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Corazon Vocal Ensemble, and auditioned choir for youth 13-23. One of the best things to ever happen to my teens. 

 

I'll PM you with my email addy.

 

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#14 of 16 Old 01-28-2012, 10:41 PM
 
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There are so many options it can be pretty overwhelming, IMO.  In our area (fraser valley), there are a ton of places you can register as a homeschooler and get $150-200/kid -that is just for registering as a "homeschooler".  If you want more $$ ($1000/kid if you find all the cirriculum, less if they supply it), then you agree to be a part of distance learning and you have to report to a teacher and such (so you are not a "homeschooler" but a "distance learner"). 

 

We have done DL this year (K) and it is me writing a short thing about our week every week.  I don't mind it because it is nice to summarize what we do anyway. :)  I think if you choose a cirriculum for a general core of what you are doing, then it is easy to report.  The "teacher" has photocopies of my tables of contents/stuff covered in my books, so I can just report what pages or chapters or weeks we did and she knows what we did - I don't have to write out all the details.  We do lots of learning that is not reported by me, but I figure I report what is adequate for the gov't understanding that the kids are learning, and we just learn besides that too.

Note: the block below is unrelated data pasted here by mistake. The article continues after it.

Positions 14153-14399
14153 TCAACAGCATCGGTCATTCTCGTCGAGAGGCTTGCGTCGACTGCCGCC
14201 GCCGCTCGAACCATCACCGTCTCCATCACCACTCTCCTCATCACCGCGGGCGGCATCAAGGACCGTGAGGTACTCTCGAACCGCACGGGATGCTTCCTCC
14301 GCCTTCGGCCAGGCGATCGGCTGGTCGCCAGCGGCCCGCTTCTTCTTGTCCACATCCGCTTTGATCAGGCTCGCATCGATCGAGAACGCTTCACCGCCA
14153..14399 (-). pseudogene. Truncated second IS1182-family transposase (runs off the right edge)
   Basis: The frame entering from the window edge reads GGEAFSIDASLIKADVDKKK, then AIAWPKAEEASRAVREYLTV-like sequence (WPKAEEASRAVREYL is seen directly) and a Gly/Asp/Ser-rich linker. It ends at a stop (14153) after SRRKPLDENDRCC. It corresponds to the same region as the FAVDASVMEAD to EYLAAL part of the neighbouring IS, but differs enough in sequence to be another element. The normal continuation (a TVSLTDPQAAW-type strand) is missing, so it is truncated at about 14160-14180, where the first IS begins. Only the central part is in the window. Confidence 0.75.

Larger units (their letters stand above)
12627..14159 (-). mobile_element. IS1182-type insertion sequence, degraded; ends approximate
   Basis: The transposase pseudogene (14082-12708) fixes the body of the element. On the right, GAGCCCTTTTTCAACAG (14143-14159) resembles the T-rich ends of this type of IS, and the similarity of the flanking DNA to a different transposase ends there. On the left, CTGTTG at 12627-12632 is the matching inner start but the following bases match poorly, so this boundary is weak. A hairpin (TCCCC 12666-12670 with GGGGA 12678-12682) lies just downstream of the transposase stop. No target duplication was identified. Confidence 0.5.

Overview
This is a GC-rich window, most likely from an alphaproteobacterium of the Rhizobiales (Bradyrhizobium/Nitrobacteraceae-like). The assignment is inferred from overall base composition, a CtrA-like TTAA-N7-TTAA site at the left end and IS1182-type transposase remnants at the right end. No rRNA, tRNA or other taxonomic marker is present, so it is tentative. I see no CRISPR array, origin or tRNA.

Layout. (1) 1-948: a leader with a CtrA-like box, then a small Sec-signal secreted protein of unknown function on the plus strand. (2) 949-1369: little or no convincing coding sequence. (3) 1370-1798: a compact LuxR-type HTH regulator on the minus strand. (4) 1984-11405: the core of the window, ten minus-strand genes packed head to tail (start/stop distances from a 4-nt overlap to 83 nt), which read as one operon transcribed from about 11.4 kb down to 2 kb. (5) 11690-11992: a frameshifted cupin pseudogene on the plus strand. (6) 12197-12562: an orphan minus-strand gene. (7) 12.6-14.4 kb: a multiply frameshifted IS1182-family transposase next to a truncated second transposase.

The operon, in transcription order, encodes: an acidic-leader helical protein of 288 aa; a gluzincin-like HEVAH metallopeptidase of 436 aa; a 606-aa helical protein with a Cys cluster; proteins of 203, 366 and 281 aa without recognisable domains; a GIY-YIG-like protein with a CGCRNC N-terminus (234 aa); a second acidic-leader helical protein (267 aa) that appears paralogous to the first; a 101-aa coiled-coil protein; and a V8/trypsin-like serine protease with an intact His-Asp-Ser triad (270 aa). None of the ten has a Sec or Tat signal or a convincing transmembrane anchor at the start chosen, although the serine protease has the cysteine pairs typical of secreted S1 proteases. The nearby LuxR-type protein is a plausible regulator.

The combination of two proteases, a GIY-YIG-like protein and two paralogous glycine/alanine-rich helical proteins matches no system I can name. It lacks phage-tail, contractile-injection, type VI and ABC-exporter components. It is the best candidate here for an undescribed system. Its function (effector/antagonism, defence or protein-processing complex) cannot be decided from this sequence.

Our school has an online system with the Prescribed Learning Outcomes (PLOs) for the year available (I think the ministry of ed website has lists too, but the online reportcard like style the school has actually makes sense to me, whereas the ministry site stuff seemed confusing... but it has been some months so maybe I would understand that now too).  PLOs are what teachers are expected to cover at schools, and what our "teacher" matches our work up with for us.  I can also look at the PLOs and get ideas for things that are normally covered in the classroom, so if my kids enter school they will not be behind.

 

There are a number of Christian schools that do this (if that is why you do Catholic school, IDK).  A big one we don't use but friends do is Heritage Online Christian School.  http://www.onlineschool.ca/  There was a very flexible un-schooling like Christian one I found last fall that I considered... http://www.estreams.ca/

 

A lot of people also do it through the local public school district distance learning.  You can get full cirriculum, if you like.